“A huge Imperial Stout based on our best seller. Thick, Black as Tar and Brewed with 6 different malts and Barley flakes and Magnum Hops. The rest is a secret.”
Atwater VJ Black
Russian Imperial Stout, 11% ABV
Sayeth the Guys:
RYAN: I have had an up and down relationship with the inspiration for this beer, Atwater’s Vanilla Java Porter. I was thoroughly disappointed at my first introduction to the VJP – which summarily exploded when I opened the bottle spewing beer everywhere. But my second go-round was much less dramatic and much tastier.
“The taste is similar to scooping up the last bit of vanilla ice cream from the bottom of your bowl.”
Needless to say I was jazzed to sample an imperial version of the porter in big, bold stout form.
Pouring charcoal black with a billowing tan head, the VJ Black gives off a huge nose of espresso and french vanilla coffee creamer. The aroma was far stronger than that of the porter. So far – this beer is as advertised. Slow, deliberate sips reveal a mix of vanilla bean, roasted coffee, dark chocolate and warm vanilla pudding flavors. The VJ Black finishes heavy on the vanilla with just a twinge of coffee on the finish. The vanilla isn’t overpowering but you certainly know it’s there.
The 11% ABV is hardly noticeable. In fact, this beer is surprisingly smooth and very easy drinking for a fresh Russian Imperial Stout.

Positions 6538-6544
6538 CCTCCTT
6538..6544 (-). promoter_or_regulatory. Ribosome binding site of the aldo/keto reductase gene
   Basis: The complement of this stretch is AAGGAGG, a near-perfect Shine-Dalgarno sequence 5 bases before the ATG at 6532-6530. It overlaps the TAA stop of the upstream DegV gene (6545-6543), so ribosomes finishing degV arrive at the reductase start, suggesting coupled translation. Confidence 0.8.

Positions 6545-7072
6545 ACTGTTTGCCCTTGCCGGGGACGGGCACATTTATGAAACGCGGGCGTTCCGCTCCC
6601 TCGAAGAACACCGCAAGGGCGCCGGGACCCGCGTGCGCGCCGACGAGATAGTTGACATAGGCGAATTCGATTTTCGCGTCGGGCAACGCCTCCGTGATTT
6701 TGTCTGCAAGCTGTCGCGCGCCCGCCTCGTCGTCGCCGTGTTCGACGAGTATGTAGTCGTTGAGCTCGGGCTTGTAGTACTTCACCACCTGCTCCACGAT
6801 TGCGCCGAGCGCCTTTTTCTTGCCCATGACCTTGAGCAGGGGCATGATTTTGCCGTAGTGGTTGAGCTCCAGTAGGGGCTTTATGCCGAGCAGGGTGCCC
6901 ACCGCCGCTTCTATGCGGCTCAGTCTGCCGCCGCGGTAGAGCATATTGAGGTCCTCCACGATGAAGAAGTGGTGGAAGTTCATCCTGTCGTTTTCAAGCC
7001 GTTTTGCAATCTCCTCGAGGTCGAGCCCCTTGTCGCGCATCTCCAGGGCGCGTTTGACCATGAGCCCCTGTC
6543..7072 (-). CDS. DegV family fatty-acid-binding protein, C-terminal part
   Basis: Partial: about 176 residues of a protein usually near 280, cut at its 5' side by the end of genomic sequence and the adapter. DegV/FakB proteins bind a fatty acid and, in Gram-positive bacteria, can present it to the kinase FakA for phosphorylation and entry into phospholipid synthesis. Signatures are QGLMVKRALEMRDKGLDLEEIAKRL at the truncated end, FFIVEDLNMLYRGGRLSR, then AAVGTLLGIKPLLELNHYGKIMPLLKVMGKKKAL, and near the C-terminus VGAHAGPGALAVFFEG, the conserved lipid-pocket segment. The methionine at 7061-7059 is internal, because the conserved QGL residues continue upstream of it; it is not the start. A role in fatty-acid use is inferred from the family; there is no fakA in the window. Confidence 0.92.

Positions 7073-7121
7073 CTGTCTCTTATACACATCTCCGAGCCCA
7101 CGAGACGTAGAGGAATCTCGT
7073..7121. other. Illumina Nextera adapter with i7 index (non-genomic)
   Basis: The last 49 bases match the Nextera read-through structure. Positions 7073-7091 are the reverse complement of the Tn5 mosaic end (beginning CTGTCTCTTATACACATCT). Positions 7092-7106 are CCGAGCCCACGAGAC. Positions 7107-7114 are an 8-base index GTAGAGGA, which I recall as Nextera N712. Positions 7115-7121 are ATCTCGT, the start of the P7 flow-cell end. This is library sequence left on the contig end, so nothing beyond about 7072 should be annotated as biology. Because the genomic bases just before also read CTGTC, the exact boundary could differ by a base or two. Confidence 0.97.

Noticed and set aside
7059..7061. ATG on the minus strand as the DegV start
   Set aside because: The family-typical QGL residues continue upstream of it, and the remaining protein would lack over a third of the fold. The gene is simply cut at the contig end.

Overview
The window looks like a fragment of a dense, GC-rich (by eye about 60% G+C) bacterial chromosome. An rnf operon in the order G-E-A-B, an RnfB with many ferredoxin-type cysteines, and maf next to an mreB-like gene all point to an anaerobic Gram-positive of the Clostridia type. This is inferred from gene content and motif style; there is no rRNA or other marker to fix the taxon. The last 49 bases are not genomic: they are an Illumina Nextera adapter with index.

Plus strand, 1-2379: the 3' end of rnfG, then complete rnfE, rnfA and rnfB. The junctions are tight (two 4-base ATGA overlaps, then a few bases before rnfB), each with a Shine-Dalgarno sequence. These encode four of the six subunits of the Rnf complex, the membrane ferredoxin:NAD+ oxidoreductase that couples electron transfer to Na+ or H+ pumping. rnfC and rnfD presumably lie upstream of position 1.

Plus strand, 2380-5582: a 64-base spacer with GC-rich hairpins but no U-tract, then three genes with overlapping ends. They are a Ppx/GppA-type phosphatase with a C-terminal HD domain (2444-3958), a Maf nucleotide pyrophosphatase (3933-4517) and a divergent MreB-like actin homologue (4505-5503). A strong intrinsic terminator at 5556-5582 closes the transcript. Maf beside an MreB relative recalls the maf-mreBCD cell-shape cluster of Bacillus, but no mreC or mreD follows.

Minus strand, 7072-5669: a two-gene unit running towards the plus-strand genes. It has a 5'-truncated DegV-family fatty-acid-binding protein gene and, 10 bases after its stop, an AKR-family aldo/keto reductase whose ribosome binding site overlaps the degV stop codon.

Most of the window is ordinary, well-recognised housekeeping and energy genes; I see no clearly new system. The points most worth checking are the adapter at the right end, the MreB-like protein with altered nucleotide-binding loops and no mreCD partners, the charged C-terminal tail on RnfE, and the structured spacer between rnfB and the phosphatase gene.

While the VJ Black is bolder than its predecessor it isn’t a chore of an imperial stout; a good option to have on hand on those chilly winter nights when a Bell’s Expedition or Brooklyn Black Chocolate Stout seems like too much work.
RYAN: Seeing as how this was a new release by Atwater last year, there was no real precedent for tossing it in to the cellar. So for the good of science, and because I had an extra bottle, I forgot about one for a year and recently cracked it opened to see how it had developed.
The robust vanilla aromas that enveloped this beer, when poured fresh, had faded away leaving an intriguing mix of peanut brittle, wintergreen and mocha in its wake. While missing from the nose, the vanilla stars on the palate. It is far more pronounced and a bit sharper than it was out of a fresh bottle.
Vanilla beans, peanut butter and creamy milk chocolate combine to make a beer reminiscent of a Reese’s Peanut Butter Cup Blizzard.
Smooth and thick, with a somewhat hefty body, the 11% ABV remains remarkably well-hidden.
Did a year in the cellar make this beer any better? Not really. It also didn’t do it any harm. Either way, the VJ Black remains one of my favorite Atwater offerings.